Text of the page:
Guest Post by Leïla Seguin from British Red Cross Young Refugee Service. Leïla also works on Refugee Week at Counterpoints Arts.
For Refugee Week 2018 and as part of the #SimpleActs Campaign, we invited Orly Orbach to deliver two gingerbread biscuit-making workshops to young people at British Red Cross RnB Projects
In May 2018 I had the pleasure to welcome Orly Orbach to our Refugees and Befriending (RnB) projects In Croydon and Hammersmith.
What is RnB Project ?
At the RnB project , we support any young refugees and asylum seekers age 15 to 21. We run weekly peer-led befriending and activity sessions and bi-annual trips to build life skills, aid personal and social development and enable young refugees to meet other young people and improve their English. We do different activities every week (drama, sports, life skills, art, music…). Those who would benefit from gaining more confidence, improving English skills or who are at risk of social isolation are particularly welcome.
What is is Orly’s Edible Histories Project?
Orly’s Edible Histories project uses biscuits as a form of narration. Initially the work was based on the document ‘The Heritage and Contributions of Refugees to the UK – a Credit to the Nation’, that describes the history of and changing attitude towards refugee communities in the UK and the cultural, social and economic contribution they made to life in the UK. The project was developed through Counterpoints Arts for Refugee Week UK, and launched at the South Bank Centre. This project has since mutated and adapted to different settings, including schools, museums and community centres.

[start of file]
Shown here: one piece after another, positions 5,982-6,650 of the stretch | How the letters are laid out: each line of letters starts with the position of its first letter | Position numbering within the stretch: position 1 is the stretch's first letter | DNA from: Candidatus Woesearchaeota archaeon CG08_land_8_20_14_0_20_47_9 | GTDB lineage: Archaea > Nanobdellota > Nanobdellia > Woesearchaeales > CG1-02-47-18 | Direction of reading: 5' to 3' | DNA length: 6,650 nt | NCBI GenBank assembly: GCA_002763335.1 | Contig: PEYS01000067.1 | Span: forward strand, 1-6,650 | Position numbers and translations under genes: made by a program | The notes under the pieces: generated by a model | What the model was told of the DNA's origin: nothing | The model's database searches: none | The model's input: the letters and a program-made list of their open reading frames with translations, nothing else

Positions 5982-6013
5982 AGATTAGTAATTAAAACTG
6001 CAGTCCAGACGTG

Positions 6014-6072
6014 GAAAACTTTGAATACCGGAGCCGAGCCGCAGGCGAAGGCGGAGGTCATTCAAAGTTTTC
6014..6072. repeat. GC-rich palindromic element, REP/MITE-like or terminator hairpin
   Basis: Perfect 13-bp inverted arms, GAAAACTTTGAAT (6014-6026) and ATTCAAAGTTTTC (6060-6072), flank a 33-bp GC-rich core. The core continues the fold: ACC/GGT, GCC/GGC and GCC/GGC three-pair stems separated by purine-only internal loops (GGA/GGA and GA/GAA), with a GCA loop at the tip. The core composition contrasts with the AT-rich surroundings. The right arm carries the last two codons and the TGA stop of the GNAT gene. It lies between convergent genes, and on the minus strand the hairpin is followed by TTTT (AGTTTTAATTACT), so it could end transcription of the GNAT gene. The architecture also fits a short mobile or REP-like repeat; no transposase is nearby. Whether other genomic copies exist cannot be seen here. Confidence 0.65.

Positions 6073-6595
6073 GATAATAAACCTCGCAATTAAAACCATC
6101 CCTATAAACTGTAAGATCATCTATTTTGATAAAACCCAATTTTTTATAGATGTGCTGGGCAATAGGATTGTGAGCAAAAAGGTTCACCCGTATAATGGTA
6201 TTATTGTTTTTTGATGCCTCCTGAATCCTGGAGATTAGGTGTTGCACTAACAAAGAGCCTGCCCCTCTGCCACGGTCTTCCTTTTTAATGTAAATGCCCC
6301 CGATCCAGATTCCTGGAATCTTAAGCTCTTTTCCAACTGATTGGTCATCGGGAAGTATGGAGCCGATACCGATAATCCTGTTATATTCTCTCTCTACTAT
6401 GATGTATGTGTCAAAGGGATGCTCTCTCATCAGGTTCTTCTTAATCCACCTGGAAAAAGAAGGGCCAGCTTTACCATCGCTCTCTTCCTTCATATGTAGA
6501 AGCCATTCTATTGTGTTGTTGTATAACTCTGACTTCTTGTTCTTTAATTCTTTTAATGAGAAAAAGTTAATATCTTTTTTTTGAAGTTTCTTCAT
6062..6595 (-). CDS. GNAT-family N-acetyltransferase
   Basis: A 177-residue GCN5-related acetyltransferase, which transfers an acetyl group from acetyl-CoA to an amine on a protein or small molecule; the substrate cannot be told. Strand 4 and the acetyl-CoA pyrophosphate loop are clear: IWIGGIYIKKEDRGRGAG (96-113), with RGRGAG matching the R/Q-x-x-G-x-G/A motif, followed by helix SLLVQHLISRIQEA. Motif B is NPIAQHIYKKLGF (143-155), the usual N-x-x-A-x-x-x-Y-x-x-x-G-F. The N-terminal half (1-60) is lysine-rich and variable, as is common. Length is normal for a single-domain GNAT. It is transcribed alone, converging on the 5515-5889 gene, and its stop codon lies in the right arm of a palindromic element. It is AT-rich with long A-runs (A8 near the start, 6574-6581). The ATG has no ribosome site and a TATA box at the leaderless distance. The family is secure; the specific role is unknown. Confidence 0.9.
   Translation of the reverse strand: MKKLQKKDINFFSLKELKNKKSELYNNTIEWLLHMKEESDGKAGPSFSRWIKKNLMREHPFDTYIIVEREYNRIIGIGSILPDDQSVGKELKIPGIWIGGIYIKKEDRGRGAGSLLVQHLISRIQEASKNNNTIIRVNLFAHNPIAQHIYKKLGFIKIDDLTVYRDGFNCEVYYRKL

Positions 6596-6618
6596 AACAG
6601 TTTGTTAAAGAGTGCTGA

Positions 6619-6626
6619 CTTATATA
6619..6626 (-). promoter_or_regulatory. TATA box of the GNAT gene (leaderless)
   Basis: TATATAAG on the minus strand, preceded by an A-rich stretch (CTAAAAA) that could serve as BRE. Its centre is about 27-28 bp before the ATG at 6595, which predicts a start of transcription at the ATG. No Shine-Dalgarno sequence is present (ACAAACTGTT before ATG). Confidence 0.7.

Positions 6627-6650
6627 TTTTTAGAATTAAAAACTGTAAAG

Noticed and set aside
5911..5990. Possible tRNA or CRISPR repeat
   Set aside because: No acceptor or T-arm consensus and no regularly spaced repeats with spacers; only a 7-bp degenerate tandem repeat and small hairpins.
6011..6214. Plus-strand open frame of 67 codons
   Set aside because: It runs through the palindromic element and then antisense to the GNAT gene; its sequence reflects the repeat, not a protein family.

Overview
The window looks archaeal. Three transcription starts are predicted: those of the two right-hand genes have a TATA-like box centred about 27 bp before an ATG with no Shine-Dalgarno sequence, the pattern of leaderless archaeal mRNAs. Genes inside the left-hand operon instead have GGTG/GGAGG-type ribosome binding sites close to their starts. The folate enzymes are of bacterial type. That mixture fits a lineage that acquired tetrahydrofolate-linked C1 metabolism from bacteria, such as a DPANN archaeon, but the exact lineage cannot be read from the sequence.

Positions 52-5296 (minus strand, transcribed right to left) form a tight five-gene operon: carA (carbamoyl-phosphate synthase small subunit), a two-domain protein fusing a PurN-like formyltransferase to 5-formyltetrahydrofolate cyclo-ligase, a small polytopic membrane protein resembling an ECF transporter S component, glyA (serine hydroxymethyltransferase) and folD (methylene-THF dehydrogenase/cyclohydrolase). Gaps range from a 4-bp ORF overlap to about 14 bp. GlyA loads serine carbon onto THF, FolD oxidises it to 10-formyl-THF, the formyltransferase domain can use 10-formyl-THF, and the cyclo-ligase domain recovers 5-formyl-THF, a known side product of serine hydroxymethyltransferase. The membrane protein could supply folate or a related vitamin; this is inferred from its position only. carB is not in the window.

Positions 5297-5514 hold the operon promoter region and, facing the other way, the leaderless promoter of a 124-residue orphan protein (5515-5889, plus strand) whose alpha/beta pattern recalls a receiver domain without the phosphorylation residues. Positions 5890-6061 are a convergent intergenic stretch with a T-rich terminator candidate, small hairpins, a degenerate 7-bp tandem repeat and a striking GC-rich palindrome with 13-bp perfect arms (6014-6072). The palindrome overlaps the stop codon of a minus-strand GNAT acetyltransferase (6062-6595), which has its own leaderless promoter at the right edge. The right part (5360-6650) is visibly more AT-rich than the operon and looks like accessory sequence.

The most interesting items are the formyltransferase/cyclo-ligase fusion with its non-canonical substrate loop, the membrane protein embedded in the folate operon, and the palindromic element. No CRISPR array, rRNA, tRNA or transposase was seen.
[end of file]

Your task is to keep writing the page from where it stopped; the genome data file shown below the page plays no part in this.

This is what Orly said about the workshops with the young refugees:
We came up with different themes to open conversations: ‘write a postcard from your future self’…’let’s make a newspaper about London stories’…’decorate your biscuit with song lyrics’. Although this was not a theme suggested, in the first workshop many of the young people in the Red Cross project begun embossing biscuits with names, not just their own, but other people’s in the room. This was related to the name games they played earlier, and the social space they are in the process of constructing. They turned the biscuit making activity into something social, positive, a gift to make for one another.
The second workshop that took place during Ramadan became even more interesting, as people were abstaining from eating the biscuits they were preparing. Luckily the biscuits can be stored for long periods. Participants made the most beautiful artworks, making details and intricate works. This felt more like a sculpture class. It ended with singing by the project organisers, that created the most enchanting atmosphere.
The young people are forward thinking, and busy carving out a present and future. These questions how the project could change, opening up new possibilities. One participant used the gingerbread biscuit to create an open book. On one side is a very healthy looking tree, its branches fill the page. The other side is blank, like the future, waiting to be written.